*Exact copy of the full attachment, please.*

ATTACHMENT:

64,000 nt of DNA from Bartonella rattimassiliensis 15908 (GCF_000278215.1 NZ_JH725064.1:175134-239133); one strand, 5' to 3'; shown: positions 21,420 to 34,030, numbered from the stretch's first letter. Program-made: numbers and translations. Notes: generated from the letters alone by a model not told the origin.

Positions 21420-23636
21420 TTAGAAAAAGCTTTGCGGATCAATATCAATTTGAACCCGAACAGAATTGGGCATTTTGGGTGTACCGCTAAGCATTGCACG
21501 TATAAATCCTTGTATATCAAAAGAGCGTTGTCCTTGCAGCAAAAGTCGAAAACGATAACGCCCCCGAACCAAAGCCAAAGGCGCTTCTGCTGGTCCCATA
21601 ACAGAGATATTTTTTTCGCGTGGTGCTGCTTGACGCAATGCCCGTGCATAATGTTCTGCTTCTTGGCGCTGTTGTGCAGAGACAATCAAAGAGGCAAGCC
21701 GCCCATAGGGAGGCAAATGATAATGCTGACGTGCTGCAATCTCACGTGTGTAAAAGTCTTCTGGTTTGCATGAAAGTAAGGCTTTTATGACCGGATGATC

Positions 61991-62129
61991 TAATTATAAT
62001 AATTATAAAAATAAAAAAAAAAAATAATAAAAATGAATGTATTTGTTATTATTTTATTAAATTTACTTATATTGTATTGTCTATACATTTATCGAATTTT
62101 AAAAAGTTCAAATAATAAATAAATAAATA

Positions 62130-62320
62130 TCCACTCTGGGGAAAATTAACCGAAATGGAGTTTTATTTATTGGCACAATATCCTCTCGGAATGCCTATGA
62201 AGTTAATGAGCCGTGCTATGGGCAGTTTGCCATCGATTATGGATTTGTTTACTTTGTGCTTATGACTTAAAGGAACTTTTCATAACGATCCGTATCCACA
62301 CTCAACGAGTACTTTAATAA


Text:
64,000 nt of DNA from Bartonella rattimassiliensis 15908 (GCF_000278215.1 NZ_JH725064.1:175134-239133); one strand, 5' to 3'; shown: positions 21,420 to 34,030, numbered from the stretch's first letter. Program-made: numbers and translations. Notes: generated from the letters alone by a model not told the origin.

Positions 21420-23636
21420 TTAGAAAAAGCTTTGCGGATCAATATCAATTTGAACCCGAACAGAATTGGGCATTTTGGGTGTACCGCTAAGCATTGCACG
21501 TATAAATCCTTGTATATCAAAAGAGCGTTGTCCTTGCAGCAAAAGTCGAAAACGATAACGCCCCCGAACCAAAGCCAAAGGCGCTTCTGCTGGTCCCATA
21601 ACAGAGATATTTTTTTCGCGTGGTGCTGCTTGACGCAATGCCCGTGCATAATGTTCTGCTTCTTGGCGCTGTTGTGCAGAGACAATCAAAGAGGCAAGCC
21701 GCCCATAGGGAGGCAAATGATAATGCTGACGTGCTGCAATCTCACGTGTGTAAAAGTCTTCTGGTTTGCATGAAAGTAAGGCTTTTATGACCGGATGATC

Positions 61991-62129
61991 TAATTATAAT
62001 AATTATAAAAATAAAAAAAAAAAATAATAAAAATGAATGTATTTGTTATTATTTTATTAAATTTACTTATATTGTATTGTCTATACATTTATCGAATTTT
62101 AAAAAGTTCAAATAATAAATAAATAAATA

Positions 62130-62320
62130 TCCACTCTGGGGAAAATTAACCGAAATGGAGTTTTATTTATTGGCACAATATCCTCTCGGAATGCCTATGA
62201 AGTTAATGAGCCGTGCTATGGGCAGTTTGCCATCGATTATGGATTTGTTTACTTTGTGCTTATGACTTAAAGGAACTTTTCATAACGATCCGTATCCACA
62301 CTCAACGAGTACTTTAATAA